Maggie had the perfect life - nice house, three wonderful children, loving husband - until her world fell apart when her son Jake died. The family relationships suffer as they all deal with their grief differently and Maggie struggles to keep her family together. Kate arrives as housekeeper and Maggie's companion as she helps her to rebuild her life, but why is Kate so keen to help a stranger? If you're an Elizabeth Noble fan, then you'll enjoy this. It is well written and has engaging characters, but it isn't one of her best. Elizabeth has set the bar high with her other books, and whilst it successfully explores a difficult subject and you feel for the characters, it just lacks a quality that Things I Want My Daughters to Know and The Girl Next Door had. (AB)
Susannah is 40, divorced, childless and has been dating a closed-off man named Doug for more than eight years. She is helping Amelia - her smart-mouthed, brazen best friend since high school - through chemotherapy. You could say her days are full of tasks and void of fun. Susannah's life takes an interesting turn when she runs into Rob - her first love - at her brother's wedding, and he isn't wearing a wedding band.
Things get complicated when they decide to become friends again, even though Susannah can't help but fantasise about him and reminisce about their good times. For the first time in her life, Susannah has some hard choices to make alone.
Not your average chick lit, this book had many well-fleshed-out characters and a surprise ending. I liked the book but not the constant change in storytelling perspective, which came choppily and without warning. (AV)
Books from this author usually need to come with a warning sticker saying: "Do not approach without a tissue box handy." This one - while it will tug on your emotions - isn't a tearjerker. It's centred around Susannah, who can't stop thinking about her high school sweetheart, Rob, after she bumps into him at her brother's wedding.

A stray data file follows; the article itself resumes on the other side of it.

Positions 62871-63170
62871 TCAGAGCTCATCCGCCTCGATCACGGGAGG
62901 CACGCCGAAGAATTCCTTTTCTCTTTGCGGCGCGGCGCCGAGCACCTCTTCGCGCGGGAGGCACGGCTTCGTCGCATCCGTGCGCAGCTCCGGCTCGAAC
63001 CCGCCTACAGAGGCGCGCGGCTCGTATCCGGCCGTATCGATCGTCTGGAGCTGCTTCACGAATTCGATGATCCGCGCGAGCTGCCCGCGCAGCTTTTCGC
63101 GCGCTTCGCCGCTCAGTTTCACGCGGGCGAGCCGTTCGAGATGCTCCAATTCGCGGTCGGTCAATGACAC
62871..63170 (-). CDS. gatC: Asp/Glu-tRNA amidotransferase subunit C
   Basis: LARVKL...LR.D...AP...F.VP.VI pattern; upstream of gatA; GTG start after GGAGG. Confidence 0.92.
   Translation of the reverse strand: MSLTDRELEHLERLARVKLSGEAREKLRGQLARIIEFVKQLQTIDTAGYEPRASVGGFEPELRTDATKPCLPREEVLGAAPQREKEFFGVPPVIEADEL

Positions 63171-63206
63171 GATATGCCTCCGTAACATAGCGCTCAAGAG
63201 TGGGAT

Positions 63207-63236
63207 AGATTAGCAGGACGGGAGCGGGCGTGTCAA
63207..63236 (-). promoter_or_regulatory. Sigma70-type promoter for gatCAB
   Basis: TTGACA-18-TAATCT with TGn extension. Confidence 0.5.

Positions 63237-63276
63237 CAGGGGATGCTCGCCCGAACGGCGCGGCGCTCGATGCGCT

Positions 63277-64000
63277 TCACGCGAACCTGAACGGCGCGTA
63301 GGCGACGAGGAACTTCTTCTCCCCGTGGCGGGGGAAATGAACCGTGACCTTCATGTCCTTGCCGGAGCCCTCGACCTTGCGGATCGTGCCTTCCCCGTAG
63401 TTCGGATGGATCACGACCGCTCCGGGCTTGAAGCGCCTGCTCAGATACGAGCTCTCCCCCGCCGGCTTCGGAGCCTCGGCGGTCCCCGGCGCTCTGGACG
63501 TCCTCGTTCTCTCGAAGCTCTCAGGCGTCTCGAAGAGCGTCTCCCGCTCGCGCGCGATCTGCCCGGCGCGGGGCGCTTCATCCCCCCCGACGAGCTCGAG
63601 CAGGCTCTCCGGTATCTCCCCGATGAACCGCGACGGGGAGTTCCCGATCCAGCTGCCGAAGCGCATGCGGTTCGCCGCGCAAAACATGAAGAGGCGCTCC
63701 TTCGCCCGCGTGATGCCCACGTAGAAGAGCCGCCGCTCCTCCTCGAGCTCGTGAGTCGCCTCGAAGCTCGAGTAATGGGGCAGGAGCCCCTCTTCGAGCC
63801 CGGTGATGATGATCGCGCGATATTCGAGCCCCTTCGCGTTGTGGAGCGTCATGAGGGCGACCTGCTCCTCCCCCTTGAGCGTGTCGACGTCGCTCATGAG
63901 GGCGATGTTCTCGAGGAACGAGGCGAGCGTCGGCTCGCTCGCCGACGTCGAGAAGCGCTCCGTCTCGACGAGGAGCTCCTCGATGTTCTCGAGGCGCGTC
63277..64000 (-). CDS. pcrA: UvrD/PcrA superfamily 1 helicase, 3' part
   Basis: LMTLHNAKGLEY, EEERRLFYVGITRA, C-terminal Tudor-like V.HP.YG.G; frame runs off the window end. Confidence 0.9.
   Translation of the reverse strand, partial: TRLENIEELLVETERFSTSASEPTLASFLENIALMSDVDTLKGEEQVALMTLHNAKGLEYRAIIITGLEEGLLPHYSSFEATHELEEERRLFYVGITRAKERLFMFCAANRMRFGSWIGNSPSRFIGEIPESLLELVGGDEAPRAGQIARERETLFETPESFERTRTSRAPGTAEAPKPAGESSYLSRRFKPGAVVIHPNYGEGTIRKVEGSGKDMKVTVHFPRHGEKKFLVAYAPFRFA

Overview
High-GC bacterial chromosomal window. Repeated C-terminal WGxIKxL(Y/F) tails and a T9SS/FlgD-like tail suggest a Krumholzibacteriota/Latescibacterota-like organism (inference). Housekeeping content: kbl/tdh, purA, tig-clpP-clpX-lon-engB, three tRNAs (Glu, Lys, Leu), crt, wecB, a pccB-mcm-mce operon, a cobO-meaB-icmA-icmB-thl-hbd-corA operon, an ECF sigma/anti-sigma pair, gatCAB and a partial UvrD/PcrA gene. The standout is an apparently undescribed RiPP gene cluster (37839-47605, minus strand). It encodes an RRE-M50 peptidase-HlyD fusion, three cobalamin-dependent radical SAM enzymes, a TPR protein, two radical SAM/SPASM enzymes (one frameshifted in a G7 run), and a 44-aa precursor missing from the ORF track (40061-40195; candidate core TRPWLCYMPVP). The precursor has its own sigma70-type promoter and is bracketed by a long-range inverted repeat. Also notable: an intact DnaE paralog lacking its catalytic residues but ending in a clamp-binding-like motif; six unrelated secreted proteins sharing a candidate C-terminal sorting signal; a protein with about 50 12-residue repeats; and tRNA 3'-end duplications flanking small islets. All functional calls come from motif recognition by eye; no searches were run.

Susannah already has one marriage behind her and is living with her older partner, Douglas, who comes with a ready-made family of three children. A family she's never really felt connected to. Rob, who joined the armed forces, has never married. Does this chance meeting mean Susannah should take a second chance with him?
With lots of flashbacks and unexpected turns, this is an enthralling tale that is a welcome addition to that library of stories about being reunited with a lost love.
The story revolves around a cast of characters who live in an apartment building in New York's Upper East Side. Eve and Ed Gallagher have moved over from England for his job and Eve's finding herself a bit lost without her friends, family and own job. But she finds some comfort in her friendship with elderly neighbour Violet and starts thinking now might be the time to have a baby.
There's marriage problems lurking for some of the other residents, including Kimberley, who is an over-anxious mother to her IVF child Avery and is unaware her husband has his eye on the married woman across the hall, Rachael.
But maybe there's also romance in the air as wealthy layabout Jackson Grayling III (aka Trip) finally gets off the couch to pursue fitness fanatic Emily. And shy librarian Charlotte is head over heels in love with one of the Cuban doormen.